Interpreting the Early Modern World: Transatlantic Perspectives / Edition 1

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Interpretive archaeology meaning the interpretation (social science as opposed to hard science) of archaeology and archaeological artifacts has predominantly been the realm of prehistoric archaeologists. Many historical archaeologists are participating in this disciplinary shift from processualism to post-processualism and interpretation, but to date few have called their work interpretive archaeology.

This volume is based on a session at the Society for Historical Archaeology meeting in 2005. The organizers now editors brought together historical archaeologists from both the UK and the US working in the same areas (industrial landscape, monuments, etc.) but because of their country-based training, their work arises out of differing intellectual traditions. The chapters in each section do not stand in isolation; rather, the authors exchange ideas about what each other has written. They construct dialogues about theories and practices that inform interpretive archaeology on either side of the Atlantic, ends with commentary by two well-known names in interpretive archaeology in the UK and in the States.

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Editorial Reviews

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[The volume] is concerned with the practice of interpretive archaeology on historical period sites, and how approaches differ between the Americas and the British Isles...the organization of this book, which presents one paper from either side of the Atlantic for each theme, allows for comparisons of approaches and ideas. Herein lies the strength of the volume: it is a composite piece, both self-reflective and critical....Together, these chapters demonstrate various challenges, in addition to the importance of developing a context-specific archaeological framework for site selection. This call for contextual research is furthered by Beaudry, who argues in her chapter that the experience of women cannot be wholly determined through the identification of 'female' objects, such as thimbles and bodkins. Her approach thereby challenges the use of norms when making archaeological interpretations...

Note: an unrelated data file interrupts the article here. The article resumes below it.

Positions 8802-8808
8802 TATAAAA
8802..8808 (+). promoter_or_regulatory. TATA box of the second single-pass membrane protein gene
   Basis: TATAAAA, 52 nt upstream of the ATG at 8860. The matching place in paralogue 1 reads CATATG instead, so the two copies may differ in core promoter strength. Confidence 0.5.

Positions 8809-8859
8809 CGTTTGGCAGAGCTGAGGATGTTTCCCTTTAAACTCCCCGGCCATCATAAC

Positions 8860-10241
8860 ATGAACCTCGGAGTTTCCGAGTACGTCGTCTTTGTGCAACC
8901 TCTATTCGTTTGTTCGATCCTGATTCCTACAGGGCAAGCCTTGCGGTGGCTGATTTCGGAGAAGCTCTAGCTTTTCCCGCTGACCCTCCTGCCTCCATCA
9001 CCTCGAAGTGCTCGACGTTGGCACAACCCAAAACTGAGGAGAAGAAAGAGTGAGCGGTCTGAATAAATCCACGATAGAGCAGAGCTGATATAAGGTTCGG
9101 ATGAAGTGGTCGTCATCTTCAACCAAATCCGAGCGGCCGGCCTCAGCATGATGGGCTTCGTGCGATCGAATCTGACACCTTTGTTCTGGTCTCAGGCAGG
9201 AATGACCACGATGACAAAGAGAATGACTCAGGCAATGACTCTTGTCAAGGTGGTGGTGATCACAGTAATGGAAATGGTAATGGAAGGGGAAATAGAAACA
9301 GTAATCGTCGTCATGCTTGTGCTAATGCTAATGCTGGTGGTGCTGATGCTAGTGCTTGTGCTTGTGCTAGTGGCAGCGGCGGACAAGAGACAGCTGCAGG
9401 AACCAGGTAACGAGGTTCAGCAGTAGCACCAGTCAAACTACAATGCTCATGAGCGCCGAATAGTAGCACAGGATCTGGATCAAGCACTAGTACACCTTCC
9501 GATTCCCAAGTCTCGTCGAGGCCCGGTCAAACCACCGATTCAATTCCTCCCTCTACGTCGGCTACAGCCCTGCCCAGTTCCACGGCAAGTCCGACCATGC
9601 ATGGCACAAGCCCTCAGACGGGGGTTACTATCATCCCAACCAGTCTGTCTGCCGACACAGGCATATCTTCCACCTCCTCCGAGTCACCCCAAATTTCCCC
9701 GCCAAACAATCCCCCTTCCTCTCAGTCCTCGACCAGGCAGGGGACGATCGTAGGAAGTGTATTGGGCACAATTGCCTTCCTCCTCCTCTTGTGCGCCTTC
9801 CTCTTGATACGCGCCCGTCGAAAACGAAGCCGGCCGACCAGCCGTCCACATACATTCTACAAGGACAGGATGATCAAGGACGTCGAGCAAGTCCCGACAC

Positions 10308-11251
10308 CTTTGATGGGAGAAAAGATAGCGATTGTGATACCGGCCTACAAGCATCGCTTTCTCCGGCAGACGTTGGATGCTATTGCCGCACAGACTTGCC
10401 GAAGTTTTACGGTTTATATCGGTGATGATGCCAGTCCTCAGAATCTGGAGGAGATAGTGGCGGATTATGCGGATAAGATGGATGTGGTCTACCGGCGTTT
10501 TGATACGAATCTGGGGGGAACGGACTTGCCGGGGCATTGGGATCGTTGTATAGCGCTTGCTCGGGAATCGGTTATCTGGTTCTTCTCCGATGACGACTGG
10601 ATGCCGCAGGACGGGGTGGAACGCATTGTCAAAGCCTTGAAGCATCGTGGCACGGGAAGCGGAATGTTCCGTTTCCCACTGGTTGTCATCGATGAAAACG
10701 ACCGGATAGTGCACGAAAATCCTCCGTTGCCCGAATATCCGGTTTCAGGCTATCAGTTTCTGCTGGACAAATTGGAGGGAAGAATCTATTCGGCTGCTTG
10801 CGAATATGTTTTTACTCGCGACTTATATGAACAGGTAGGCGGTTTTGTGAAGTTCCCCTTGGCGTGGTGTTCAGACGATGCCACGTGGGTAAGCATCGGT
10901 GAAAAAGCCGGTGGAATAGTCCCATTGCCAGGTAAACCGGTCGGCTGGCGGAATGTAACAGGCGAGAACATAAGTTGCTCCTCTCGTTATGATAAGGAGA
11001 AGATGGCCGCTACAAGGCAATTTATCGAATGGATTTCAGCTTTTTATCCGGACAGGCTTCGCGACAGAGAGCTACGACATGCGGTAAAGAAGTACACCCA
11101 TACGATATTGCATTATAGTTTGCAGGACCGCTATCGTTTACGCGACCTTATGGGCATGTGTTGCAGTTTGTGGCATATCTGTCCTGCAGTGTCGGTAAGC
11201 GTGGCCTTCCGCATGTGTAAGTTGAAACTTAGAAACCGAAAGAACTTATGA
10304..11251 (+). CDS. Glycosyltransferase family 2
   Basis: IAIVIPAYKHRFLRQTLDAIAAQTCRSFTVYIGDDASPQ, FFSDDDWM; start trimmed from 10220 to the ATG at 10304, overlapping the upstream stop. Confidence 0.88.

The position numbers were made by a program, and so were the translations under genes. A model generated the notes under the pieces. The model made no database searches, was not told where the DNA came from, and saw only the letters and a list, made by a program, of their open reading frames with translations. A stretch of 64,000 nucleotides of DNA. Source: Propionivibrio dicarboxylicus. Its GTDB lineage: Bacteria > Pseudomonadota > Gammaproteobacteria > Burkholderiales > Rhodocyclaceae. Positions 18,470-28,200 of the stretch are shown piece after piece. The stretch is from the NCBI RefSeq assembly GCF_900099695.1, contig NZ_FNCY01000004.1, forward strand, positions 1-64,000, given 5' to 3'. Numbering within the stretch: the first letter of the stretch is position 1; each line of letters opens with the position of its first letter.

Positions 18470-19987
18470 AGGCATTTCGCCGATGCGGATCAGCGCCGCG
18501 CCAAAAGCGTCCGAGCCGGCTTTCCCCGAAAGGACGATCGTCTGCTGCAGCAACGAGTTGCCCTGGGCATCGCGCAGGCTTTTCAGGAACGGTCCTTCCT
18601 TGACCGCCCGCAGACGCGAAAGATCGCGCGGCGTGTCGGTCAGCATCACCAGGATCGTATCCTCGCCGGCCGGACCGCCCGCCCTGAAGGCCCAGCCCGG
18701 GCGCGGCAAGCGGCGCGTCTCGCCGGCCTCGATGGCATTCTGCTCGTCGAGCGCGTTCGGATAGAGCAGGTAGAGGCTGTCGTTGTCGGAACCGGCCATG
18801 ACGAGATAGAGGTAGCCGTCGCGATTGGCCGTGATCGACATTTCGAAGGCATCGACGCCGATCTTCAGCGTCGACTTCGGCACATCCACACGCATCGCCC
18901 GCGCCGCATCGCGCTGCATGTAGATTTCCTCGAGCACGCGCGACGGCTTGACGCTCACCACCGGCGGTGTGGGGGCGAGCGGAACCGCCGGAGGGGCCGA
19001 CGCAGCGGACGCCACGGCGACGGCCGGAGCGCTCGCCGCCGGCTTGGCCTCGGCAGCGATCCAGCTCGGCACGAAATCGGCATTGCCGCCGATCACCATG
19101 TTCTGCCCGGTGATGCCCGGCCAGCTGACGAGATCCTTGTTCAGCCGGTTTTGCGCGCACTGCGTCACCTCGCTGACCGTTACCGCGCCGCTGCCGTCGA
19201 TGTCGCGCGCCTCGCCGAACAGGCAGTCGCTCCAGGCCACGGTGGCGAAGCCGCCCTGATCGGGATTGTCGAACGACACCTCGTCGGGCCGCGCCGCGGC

Beaudry and Symonds' collection is a very readable, well-structured volume, and represents the potential of collaborative transnational research for understanding the recent past.
Katherine Fennelly, Post-Medieval Archaeology, 42/2, 2012

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Product Details

Table of Contents

Part I Country Estates/Landscapes

1 An American Landscape Conversation Lu Ann De Cunzo Nedda Moqtaderi 3

2 Estate Landscapes in England: Interpretive Archaeologies Tom Williamson 25

Part II Archaeology of Nineteenth-Century Cities and the Lives of Working People

3 Beyond Stories: A Quantitative Approach to the Archaeology of Households, Neighborhoods, and Cities Adrian Praetzellis and Mary Praetzellis 45

4 Stooping to Pick Up Stones: A Reflection on Urban Archaeology James Symonds 63

Part III Contesting Race, Constructing Memory

5 Passing for Black in Seventeenth-Century Maryland Julia A. King Edward E. Chaney 87

6 "Sorting Stones": Monuments, Memory and Resistance in the Scottish Highlands Siân Jones 113

Part IV Gender, Embodiment, Life Course, Materiality, and Identity

7 Stitching Women's Lives: Interpreting the Artifacts of Sewing and Needlework Mary C. Beaudry 143

8 The Intimacy of Death: Interpreting Gender and the Life Course in Medieval and Early Modern Burials Roberta Gilchrist 159

Part V Industrial Housing/Landscapes

9 Mrs. Perrin's "Tranklements": Community Life and Class Distinction in (Post) Industrial-Era Cheshire Sarah Whitehead Eleanor Conlin Casella 177

10 Attitudes to Religion, Education, and Status in Worker Settlements: The Architectural and Archaeological Evidence from Wales Stephen R. Hughes 197

Part VI Commentary

11 Revelations: Comments on Interpreting the Early Modern World Rebecca Yamin 229

Subject Index 235

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